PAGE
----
Thomasv.Cumberland Cnty.

Civil No. 09-1323 (JBS/JS) (D.N.J. Sep. 10, 2012)

Civil No. 09-1323 (JBS/JS)


LAWRENCE THOMAS, Plaintiff, v. CUMBERLAND COUNTY, et al., Defendants.



SIMANDLE, Chief Judge:

This matter is before the Court on Plaintiff's motion in limine to exclude opinion testimony contained in the deposition of witness Bruce Childres, if Mr. Childres is unavailable to testify at trial. [Docket Item 149.] For the reasons explained below, the Court grants the motion.

1. The instant action arises out of an attack on Plaintiff Lawrence Thomas while he was being held in the Cumberland County Jail. [Docket Item 1.] Plaintiff alleges that Corrections Officer Fernando Martinez incited the fight during which Plaintiff was injured and/or failed to protect Plaintiff from the other inmates, in violation of his Fourteenth Amendment due process rights, protected under 42 U.S.C. § 1983. [Id.] The facts of this case were set forth at length in an opinion dated December 22, 2011, and are incorporated herein. [Docket Item 121.]

2. On August 24, 2011, Plaintiff made a motion in limine to exclude "opinion testimony" in Mr. Childres's deposition, dated July 29, 2009, which suggests that Plaintiff descended the jail staircase with the intent to confront another inmate. [Pl. Br. at 1.] The following exchange is the primary testimony at issue:

Q. Did the other guy challenge Mr. Thomas to come take his stuff? Is that why Mr. Thomas was coming downstairs?
A. Yeah, yeah, yeah.
MR. RIBACK: Object as to form. Go ahead. Q. Mr. Thomas, did he come downstairs to confront the guy?
A. Right.

[Pl. Br. at 1; Childres Dep. Tr. at 18:13-22.] Plaintiff asserts that testimony about Plaintiff's intent should be excluded under Fed. R. Evid. 701(a) because Mr. Childres did not describe "perceived and objective facts" which would permit him to make a conclusion about Plaintiff's intent. [Pl. Br. at 3.]

3. Defendant opposes the motion on the grounds that Mr. Childres was "a witness to the incident" and "it was the knowledge of Mr. Childres to testify the way he did." [Docket Item 154.]

4. The initial question was objected as to form. The question is compound--it is two questions and therefore improper. The objection will be sustained, and the transcript from Tr. 18:13-18 will be stricken. The questioning attorney, Mr. Rothman, did not take the opportunity to correct the deficient form, but then asked a different question, "Mr. Thomas, did he come downstairs to confront the guy?" [Childres Dep. Tr. 18:2 0-21.]

5. Fed. R. Evid. 701 states in relevant part: "If a witness is not testifying as an expert, testimony in the form of an opinion is limited to one that is (a) rationally based on the witness's perception . . . ." A witness offering lay opinion testimony must have "firsthand knowledge of the factual predicates that form the basis for the opinion." Gov't of the Virgin Islands v. Knight, 989 F.2d 619, 629 (3d Cir. 1993) (ruling that the district court should have permitted an eyewitness to testify that the defendant did not intend to shoot the victim, because the witness also testified that the defendant had never pointed the gun at the victim and never threatened to shoot the victim).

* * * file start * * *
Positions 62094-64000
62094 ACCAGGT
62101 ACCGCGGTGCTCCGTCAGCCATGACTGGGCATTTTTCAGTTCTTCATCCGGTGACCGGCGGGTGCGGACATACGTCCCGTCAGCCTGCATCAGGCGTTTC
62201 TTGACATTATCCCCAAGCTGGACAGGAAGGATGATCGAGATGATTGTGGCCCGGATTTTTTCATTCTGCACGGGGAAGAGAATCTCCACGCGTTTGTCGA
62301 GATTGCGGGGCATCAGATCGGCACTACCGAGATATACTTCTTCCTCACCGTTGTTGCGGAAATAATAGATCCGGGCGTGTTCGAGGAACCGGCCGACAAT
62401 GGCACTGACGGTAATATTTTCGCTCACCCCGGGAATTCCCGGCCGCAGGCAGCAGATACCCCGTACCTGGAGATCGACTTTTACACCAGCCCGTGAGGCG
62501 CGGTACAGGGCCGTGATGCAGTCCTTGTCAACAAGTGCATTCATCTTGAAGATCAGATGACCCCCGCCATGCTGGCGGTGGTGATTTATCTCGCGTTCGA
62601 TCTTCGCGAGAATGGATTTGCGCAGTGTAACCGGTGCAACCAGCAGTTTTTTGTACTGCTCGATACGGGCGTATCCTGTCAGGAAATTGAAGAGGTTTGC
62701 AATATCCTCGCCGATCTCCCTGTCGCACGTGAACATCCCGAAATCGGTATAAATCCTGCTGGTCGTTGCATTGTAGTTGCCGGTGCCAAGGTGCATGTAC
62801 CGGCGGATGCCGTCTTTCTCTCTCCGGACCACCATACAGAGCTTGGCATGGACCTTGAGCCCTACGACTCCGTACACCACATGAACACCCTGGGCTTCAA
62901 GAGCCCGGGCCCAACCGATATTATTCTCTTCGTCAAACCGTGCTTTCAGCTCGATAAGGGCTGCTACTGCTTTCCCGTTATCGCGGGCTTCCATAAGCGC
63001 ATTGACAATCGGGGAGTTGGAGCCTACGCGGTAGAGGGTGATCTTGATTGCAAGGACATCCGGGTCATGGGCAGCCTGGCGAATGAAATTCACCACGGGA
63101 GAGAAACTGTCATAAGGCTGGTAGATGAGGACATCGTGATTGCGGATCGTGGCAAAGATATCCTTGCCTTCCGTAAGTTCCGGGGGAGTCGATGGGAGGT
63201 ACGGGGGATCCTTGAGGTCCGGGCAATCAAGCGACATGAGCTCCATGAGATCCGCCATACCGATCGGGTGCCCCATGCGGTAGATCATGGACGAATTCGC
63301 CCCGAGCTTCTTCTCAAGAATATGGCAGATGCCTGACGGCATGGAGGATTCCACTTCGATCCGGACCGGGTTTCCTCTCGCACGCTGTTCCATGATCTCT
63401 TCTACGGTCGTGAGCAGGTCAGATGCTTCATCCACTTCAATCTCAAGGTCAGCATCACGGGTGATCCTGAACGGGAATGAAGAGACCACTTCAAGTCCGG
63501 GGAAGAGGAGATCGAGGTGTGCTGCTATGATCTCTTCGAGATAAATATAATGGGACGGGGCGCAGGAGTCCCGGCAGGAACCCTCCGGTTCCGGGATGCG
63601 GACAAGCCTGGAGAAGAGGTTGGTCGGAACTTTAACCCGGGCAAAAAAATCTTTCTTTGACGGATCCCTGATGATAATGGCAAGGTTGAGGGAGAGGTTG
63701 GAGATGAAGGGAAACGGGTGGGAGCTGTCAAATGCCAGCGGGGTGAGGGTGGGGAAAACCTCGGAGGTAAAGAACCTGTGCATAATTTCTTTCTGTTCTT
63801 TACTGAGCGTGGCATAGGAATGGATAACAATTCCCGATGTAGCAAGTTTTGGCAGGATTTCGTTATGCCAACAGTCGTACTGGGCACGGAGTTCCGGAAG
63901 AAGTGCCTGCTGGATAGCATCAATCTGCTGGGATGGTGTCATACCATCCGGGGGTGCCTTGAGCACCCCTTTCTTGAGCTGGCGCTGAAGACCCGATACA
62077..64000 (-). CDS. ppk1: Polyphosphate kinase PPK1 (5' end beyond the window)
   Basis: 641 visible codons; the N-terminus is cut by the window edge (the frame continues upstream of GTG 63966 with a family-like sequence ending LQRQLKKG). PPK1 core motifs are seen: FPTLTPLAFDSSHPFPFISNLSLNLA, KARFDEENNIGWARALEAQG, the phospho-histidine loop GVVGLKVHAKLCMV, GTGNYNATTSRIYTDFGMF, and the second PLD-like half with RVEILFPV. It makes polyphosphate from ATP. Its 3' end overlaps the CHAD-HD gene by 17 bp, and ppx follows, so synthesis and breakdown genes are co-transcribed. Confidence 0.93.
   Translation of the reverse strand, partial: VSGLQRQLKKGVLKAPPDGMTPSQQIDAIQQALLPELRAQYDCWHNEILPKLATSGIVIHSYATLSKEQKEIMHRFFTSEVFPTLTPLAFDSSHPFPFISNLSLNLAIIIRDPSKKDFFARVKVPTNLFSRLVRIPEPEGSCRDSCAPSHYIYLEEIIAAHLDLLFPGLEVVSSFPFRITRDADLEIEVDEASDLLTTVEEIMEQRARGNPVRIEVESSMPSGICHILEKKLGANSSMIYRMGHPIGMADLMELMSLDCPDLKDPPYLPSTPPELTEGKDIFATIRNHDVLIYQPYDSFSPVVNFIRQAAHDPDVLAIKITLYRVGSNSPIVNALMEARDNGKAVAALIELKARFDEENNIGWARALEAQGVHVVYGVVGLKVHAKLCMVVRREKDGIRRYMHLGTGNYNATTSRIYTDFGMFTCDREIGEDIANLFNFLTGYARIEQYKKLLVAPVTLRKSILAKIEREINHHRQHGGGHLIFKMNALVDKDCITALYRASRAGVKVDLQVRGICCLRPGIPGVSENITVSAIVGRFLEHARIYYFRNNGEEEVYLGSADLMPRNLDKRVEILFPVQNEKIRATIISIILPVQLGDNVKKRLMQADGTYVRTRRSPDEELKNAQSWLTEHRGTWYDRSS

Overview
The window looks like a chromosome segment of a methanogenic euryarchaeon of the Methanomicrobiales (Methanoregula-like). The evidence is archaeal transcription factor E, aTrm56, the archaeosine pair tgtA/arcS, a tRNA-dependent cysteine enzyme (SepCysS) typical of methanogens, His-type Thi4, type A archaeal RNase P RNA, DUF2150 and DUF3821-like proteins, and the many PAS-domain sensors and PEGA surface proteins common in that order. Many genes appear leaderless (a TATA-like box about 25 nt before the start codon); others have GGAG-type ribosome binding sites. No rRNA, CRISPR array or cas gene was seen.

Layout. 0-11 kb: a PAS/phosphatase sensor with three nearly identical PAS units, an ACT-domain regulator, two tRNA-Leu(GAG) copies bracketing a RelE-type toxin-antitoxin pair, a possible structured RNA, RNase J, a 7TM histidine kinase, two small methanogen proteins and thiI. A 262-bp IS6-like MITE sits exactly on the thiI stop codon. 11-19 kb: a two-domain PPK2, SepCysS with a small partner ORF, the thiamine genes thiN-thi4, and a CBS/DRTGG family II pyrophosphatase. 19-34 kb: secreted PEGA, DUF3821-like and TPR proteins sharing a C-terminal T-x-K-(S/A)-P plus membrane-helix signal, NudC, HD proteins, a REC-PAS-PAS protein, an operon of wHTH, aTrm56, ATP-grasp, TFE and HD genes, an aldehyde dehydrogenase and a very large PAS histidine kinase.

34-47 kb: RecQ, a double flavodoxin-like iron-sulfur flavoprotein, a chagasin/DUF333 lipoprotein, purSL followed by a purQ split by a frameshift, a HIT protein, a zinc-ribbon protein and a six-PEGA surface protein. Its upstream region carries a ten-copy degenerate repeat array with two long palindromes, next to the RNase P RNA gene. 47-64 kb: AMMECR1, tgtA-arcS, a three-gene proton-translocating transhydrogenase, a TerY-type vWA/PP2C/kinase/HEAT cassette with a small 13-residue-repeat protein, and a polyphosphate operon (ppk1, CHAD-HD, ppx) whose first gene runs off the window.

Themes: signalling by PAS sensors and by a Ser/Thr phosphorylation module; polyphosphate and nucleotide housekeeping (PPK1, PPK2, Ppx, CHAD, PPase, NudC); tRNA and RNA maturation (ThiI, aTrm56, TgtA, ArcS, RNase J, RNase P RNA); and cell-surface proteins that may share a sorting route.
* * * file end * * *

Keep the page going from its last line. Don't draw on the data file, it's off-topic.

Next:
6. The Court finds the Plaintiff's argument persuasive. Here, Mr. Childres's deposition contains no statements based on firsthand knowledge that support the conclusion that Plaintiff intended to confront the other inmate. Mr. Childres's statements are speculative and based on hearsay: "I think [Plaintiff] went in his room to take [the inmate's] stuff, from what I heard. Like I said, I'm still upstairs." [Childres Dep. Tr. at 19:8-10.] Mr. Childres clarified that he was on the mezzanine of the cell block when Plaintiff descended the staircase and that he did not see the confrontation, nor did he see the first blow that knocked Plaintiff to the ground. [Id. at 19:19-21.] In addition, Mr. Childres's deposition does not describe any behavior or statements that he witnessed that would justify a conclusion as to Plaintiff's intent. Thus, statements in Mr. Childres's deposition about Plaintiff's intent to confront the other inmate as his motivation for descending the staircase are inadmissible under Fed. R. Evid. 701(a), if Mr. Childres is unavailable to testify at trial.

In the Certification of Bruce Childres, dated October 7, 2008, Mr. Childres states that a "Puerto Rican inmate called Lawrence [Plaintiff] downstairs to his cell. I saw group [sic] of Puerto Ricans run downstairs behind Lawrence and surround them [sic]." [Docket Item 149-4]. Mr. Childres confirmed this statement at the beginning of his deposition. [Childres Dep. Tr. at 13:3-15:12.] Such a statement seems to suggest that Mr. Childres himself heard the inmate call Mr. Thomas downstairs, however, Mr. Childres's later statement suggests that he did not have firsthand knowledge of why Mr. Thomas went downstairs. At best, and without further testimony from Mr. Childres, these statements are ambiguous and therefore do not constitute an adequate factual basis to support Mr. Childres's statement about Mr. Thomas's intent.

7. The Plaintiff's motion to prohibit the use of this speculative testimony will be granted. However, various other portions of Mr. Childres's deposition may be admissible at trial, subject to timely objections. The accompanying Order is entered.

If the Childres deposition is to be used as testimony at trial, counsel must consider redacting various inadmissible portions, e.g., Childres Dep. Tr. 5:9 to 10:17 (not under oath); and stray remarks by counsel, e.g. Childres Dep. Tr. 12:24 to 13:1, and 24:16, and 25:9; as well as seemingly irrelevant or redundant portions.



Chief U.S. District Judge